glammanana Thu 10-Oct-13 15:05:24

Those poor dogs !! and when they turn on one of their DCs the parents will be responsible for the result,Springers are one of if not the most energetic dogs I have ever known and we have over the years fostered many many dogs prior to rehoming.So true is the saying "there aren't any bad dogs just bad owners" and these owners sound true to form.
Report them at once and give yourself peace of mind.

PinkFairyArmadillo Thu 10-Oct-13 15:02:04

One of our four is a house dog and has been for most of his life. He's a rescue and has always been absolutely terrified of everything outside the boundaries of our house/garden. We tried everything, had numerous professionals in and eventually decided to give it a rest and stop trying for a while. He is far happier pottering about at home, maybe having a run in the garden but mostly just sleeping, relaxing and enjoying the complete lack of any kind of stress in his life.

I'm not for a minute suggesting that it's fine for the people in question not to bother walking their dogs. Just pointing out that there can be valid reasons for having a house dog.

lifeinthefastlane1 Thu 10-Oct-13 14:49:26

someone I know breeds small dogs(havanese), she has 6 of the litttle ones (last one a puppy from last litter) and a springer who is insane, she never walks them, the son used to walk the springer but hasnt done it regularly for the last year or so, and this is an accredited breeder, she says as she has a large garden they dont need walking as they get so much excersize chasing each other round the garden, you should see the crap she puts on facebook about how its not all about the money and how she only breeds to better the lines (utter crap the pups go for about £1200 each) in the meantime the springer is still insane and now she is thinking of drugging him to keep him from destroying the house when shes out (hes about 9yrs old now and still nuts) her male dogs(2 studs) are continually in belly straps to stop peeing and marking everywhere as the breeding bitches (4 of) must be driving them mad as they come in and out of season, she occaisionally takes them all out if she has enough people to help her with them (think thats been maybe 4 times this year so far) she does have a large garden and apart from the non walking does appear to genuinely love them.....

GhostsInSnow Thu 10-Oct-13 14:37:50

WestieMamma I have a westie just as you describe....his name is Bob, he's 13 now but from a pup he was the laziest little dog in the world. Walks were great fun, I mentioned on another thread I also had a Scottie who lived life on fast forward so walks were me being dragged by Jack the scottie and dragging Bob the westie (sadly I lost Jack to liver disease last year at just 9).

Bob is one of those dogs that poke his nose out of the door and if its cold/wet/windy he will look at you as if to say 'don't make me do it!'. He'll hold a wee all day rather than venture out in the cold.
Walks are interesting, he see's his lead and slinks off in the hope you probably wont take him and now he's an old man he's actually worse than ever.

Fortunately my garden is huge, 200 feet to go mad in (slowly) so he does rarely go on walks, something I really miss actually. I'd never considered him a house dog until I read this but I guess he is really. There are a couple of pics of Bob in his usual position on my profile grin He's a lovely old boy, but he may as well be stuffed most days.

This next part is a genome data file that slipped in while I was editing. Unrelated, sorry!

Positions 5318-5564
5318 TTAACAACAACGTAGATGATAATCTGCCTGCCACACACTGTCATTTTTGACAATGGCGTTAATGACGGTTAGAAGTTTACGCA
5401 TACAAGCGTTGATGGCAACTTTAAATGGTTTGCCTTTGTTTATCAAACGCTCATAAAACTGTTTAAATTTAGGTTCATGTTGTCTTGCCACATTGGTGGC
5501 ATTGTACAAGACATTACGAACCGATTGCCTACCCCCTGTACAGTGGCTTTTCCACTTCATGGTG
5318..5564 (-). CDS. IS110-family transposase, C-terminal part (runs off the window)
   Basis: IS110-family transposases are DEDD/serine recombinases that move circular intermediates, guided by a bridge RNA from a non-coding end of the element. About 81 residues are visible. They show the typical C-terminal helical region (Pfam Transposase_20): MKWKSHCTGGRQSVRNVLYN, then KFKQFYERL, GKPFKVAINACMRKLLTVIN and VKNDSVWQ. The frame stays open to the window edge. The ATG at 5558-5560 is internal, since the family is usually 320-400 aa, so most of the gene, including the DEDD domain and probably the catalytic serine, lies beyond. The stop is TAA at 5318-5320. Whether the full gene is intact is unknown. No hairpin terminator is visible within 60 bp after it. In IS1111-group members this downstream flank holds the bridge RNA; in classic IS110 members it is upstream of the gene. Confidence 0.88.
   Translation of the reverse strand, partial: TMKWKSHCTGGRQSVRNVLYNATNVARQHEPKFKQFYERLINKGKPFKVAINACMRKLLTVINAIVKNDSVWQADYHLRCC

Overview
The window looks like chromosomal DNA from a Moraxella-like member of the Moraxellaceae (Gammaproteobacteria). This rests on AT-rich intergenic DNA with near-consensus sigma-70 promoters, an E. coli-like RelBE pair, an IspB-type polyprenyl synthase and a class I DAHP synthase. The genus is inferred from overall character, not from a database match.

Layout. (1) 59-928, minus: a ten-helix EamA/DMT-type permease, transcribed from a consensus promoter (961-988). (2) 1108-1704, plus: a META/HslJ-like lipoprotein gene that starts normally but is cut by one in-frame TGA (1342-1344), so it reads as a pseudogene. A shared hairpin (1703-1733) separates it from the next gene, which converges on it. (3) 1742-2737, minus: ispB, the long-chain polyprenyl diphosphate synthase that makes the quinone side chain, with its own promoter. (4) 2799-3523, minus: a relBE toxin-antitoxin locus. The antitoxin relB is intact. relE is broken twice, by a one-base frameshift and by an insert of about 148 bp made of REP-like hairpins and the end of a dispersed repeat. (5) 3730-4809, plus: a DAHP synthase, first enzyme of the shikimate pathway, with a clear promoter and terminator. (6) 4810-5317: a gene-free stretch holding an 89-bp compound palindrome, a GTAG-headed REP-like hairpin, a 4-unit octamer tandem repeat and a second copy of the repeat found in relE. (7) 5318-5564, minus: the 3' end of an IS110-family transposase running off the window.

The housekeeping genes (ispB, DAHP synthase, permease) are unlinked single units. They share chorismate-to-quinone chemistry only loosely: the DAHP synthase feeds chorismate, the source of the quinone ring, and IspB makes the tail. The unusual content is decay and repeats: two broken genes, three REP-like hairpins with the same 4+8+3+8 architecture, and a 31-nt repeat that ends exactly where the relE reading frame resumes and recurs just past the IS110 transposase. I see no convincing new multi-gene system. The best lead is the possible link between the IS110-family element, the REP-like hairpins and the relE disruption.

ErrolTheDragon Thu 10-Oct-13 14:13:51

Well of course these dogs pull and don't walk nicely - they've been cooped up and I would guess they've never been trained. Maybe you could recommend a class to them ... as you've got a dog yourself you might be able to broach it tactfully ('my dog was a handful till we went to xxxx') type thing. Not that they really deserve tact, just that they're more likely to respond positively to sympathetic help rather than nagging or a bollocking.

WalkingDeadFan Thu 10-Oct-13 14:07:04

Even teeny tiny dogs need walking. They NEED it.

ChippingInNeedsSleepAndCoffee Thu 10-Oct-13 14:03:10

Yes PJ if they have read this thread and seen how many people think their behaviour is disgusting, it's been worthwhile smile

However, I suspect if that was the case you'd have got a mouthful rather than a result. As you say, maybe he over heard you or something.

WestieMamma Thu 10-Oct-13 14:00:33

It possible to end up with a house-dog but it doesn't sound like these 2 are. It's more down to the dog than the owner. One of my Westies is a lazy lump house-dog. She hates walking and will only go outside if it's warm and sunny so she can sleep in it. If we walk her to the park at the end of our street and let her off, she turns round and heads straight back home. The other one makes up for it. He thinks he has the right to 20 walks a day at times of his choosing.

PirateJelly Thu 10-Oct-13 12:28:30

Well you wouldn't believe this.

I've just heard their front door go. Look outside to see both of them going out with a dog each shock Staffy has that much equipment on him, anyone would think they were taking a stallion for a walk or something. Dog head collar, choke chain and body harness all on at one with a chain dog lead fed through the whole lot and the Staffy is still managing to pull the man!

Spaniel is bouncing about like a spring lamb (women holding her and pushchair at the same time) and alot of swearing and shouting went on. Quite a funny scence tbh and drew quite abit of curtain twitching from my fellow neighbours grin